The growth and decay of a Paleogene Intrusive Complex, Isle of Skye

Overview

The Paleogene Igneous Complex, Isle of Skye has fascinated geologists for over 200 years, encouraging multiple field expeditions despite the steep, jagged peaks (figure 1). The story of these hills begins more than 61 million years ago with volcanic activity during the initial opening stages of the North Atlantic Ocean. As North America and Europe ripped apart, large volumes of basalt lava were erupted from long narrow fissures on what is now the West coast of Scotland. As time went on, the volcanism became focused at several specific locations, creating large, central volcanoes. The remnants of these volcanoes can be observed today as either thick lava flows or large intrusive complexes and nested plutons (e.g., Cullins).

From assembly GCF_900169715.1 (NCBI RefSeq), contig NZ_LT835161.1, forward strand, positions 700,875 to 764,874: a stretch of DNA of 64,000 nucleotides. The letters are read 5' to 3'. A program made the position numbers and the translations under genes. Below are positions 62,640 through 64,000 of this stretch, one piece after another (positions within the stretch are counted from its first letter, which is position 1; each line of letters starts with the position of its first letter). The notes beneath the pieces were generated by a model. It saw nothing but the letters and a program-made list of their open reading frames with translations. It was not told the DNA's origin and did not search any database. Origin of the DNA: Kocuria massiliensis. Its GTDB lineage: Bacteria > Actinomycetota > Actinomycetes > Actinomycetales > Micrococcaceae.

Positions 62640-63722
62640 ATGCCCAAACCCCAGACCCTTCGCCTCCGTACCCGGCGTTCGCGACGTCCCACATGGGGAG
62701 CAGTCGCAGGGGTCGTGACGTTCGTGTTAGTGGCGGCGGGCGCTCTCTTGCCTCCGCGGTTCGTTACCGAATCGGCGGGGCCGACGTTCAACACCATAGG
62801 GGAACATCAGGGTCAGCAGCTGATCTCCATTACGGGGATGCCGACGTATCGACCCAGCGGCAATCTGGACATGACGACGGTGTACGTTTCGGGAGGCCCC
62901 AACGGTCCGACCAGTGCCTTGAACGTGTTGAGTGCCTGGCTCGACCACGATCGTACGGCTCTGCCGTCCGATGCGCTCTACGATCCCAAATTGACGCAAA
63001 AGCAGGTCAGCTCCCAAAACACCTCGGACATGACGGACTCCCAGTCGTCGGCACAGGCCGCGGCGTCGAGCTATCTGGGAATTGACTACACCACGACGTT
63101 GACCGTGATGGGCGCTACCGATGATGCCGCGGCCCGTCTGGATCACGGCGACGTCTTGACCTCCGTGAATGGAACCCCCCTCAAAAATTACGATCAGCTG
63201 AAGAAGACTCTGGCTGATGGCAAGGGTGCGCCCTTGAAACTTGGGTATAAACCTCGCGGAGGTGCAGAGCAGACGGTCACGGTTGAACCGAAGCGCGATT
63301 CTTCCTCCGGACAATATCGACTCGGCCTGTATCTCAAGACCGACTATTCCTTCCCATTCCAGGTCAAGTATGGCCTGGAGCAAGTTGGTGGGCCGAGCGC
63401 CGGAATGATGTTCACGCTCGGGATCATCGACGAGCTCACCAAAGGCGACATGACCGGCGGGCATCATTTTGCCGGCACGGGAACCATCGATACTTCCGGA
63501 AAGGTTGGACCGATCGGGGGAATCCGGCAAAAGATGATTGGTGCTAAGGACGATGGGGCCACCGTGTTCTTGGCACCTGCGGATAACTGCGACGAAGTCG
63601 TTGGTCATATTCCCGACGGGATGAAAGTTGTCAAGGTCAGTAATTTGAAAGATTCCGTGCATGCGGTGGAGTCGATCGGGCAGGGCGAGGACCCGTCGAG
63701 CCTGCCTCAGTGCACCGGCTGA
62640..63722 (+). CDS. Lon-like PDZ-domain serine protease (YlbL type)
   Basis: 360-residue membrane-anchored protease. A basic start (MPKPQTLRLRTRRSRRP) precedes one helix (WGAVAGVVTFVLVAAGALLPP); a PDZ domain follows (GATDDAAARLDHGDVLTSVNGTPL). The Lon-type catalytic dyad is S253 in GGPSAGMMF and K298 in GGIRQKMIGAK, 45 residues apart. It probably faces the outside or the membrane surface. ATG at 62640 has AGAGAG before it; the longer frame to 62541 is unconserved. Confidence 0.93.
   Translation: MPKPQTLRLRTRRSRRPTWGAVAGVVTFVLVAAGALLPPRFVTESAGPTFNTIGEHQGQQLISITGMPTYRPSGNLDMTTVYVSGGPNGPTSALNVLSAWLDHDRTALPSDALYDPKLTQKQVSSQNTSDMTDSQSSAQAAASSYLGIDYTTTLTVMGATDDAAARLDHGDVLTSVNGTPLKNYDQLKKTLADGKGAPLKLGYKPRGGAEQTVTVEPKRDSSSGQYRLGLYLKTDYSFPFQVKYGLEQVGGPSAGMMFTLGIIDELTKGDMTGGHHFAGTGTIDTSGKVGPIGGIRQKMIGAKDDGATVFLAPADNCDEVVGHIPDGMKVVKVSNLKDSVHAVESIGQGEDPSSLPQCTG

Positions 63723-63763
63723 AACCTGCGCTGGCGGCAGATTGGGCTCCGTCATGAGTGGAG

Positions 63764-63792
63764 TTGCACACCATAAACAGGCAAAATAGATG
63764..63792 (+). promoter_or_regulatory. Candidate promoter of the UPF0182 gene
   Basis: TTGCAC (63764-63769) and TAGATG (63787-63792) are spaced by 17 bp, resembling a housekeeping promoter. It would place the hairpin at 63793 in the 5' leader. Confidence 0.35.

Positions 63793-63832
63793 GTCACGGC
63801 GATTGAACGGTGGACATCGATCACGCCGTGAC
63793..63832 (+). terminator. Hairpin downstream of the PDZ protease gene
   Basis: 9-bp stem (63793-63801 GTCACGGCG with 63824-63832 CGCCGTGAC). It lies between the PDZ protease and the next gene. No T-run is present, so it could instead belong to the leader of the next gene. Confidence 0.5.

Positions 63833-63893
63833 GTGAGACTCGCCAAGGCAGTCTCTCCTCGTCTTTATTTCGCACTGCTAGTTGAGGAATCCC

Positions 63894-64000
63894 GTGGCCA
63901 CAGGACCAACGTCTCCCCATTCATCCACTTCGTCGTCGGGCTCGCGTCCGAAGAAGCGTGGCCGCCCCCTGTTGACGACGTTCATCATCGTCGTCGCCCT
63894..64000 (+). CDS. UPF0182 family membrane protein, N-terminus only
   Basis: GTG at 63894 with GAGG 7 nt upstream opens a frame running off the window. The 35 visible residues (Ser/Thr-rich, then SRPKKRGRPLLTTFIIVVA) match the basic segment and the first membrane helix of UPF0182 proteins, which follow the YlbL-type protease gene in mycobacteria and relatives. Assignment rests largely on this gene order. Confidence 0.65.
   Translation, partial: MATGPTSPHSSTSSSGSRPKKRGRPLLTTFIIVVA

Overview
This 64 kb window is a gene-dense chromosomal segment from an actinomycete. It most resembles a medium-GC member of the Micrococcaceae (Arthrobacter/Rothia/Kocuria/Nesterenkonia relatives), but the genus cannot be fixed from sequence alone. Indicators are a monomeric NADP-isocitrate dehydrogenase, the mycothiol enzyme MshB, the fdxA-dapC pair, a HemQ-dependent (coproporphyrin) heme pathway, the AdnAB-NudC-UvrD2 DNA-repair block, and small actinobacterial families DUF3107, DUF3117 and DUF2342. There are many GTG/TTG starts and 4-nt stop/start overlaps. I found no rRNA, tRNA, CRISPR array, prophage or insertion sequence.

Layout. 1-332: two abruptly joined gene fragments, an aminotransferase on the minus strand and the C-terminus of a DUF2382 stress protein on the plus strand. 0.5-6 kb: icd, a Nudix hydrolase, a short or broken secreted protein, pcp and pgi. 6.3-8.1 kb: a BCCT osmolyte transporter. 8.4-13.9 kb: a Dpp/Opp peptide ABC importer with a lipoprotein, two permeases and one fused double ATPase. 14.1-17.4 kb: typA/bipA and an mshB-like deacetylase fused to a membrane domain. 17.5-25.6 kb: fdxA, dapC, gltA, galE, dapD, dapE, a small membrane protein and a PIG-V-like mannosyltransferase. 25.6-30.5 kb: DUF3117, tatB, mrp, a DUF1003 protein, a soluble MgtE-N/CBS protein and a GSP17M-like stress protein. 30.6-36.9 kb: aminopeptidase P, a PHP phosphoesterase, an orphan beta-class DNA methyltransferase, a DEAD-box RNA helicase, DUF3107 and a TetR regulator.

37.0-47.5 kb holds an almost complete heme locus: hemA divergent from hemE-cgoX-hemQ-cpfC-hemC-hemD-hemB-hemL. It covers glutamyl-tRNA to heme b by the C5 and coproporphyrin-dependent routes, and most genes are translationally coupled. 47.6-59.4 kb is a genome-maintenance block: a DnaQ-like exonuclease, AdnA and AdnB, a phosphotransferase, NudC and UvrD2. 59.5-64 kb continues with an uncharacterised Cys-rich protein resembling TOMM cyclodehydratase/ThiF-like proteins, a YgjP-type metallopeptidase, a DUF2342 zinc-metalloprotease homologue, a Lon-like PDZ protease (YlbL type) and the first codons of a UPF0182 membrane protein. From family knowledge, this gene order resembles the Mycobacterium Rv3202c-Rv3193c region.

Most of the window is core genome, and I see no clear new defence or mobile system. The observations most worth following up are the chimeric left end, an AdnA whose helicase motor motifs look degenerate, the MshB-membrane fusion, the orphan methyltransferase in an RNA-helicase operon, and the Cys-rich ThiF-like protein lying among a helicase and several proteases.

The emplacement and construction of such large plutons is a widely debated topic and controversies centre on (1) the origin of voluminous granites, and (2) how they are emplaced. These can be summarised as the source and the space problem. Models that have been hypothesised to address the source issue range from mostly partial melting of the crust to fractionation from basaltic sources, whereas models addressing emplacement mechanisms vary from km-scale diapiric rise to incremental emplacement of small magma batches.